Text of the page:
The Fault Assumptions in Distributed Integrated Architectures 2007-01-3798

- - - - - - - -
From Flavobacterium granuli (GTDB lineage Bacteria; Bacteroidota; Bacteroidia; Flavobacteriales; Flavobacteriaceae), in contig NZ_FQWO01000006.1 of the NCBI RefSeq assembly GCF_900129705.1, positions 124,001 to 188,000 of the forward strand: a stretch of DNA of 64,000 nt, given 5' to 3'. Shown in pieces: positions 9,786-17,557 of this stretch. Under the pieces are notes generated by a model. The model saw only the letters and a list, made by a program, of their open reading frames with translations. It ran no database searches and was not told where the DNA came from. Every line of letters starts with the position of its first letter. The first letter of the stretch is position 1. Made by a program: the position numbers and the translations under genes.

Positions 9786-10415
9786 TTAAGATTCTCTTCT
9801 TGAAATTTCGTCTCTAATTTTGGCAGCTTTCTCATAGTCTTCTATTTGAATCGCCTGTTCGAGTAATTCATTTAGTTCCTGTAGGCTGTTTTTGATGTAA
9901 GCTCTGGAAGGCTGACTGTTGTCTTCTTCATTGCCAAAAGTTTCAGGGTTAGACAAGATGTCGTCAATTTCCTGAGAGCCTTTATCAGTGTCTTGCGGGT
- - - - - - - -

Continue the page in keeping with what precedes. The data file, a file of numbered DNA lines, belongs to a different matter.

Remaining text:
Distributed integrated architectures in the automotive and avionic domain result in hardware cost reduction, dependability improvements, and improved coordination between application subsystems compared to federated systems. In order to support safety-critical application subsystems, a distributed integrated architecture needs to support fault-tolerance strategies that enable the continued operation of the system in the presence of failures. The basis for the implementation and validation of fault-tolerance strategies are realistic fault assumptions, which are captured in a fault hypothesis. This paper describes a fault hypothesis for distributed integrated architectures, which takes into account the sharing of the communication and computational resources of a single distributed computer system among multiple application subsystems. Each node computer serves for the execution of multiple jobs. In analogy, the communication network interconnecting the node computers has to support message exchanges of more than one application subsystem. Using a generic system model of a distributed integrated architecture, we argue in favor of a differentiation of fault containment regions for hardware and software faults. Based on these fault containment regions, we discuss the failure modes, the failure rates, the maximum number of failures, and the recovery intervals. In particular, the fault hypothesis describes the assumptions concerning the respective frequencies of transient and permanent failures in consideration of recent semiconductor trends.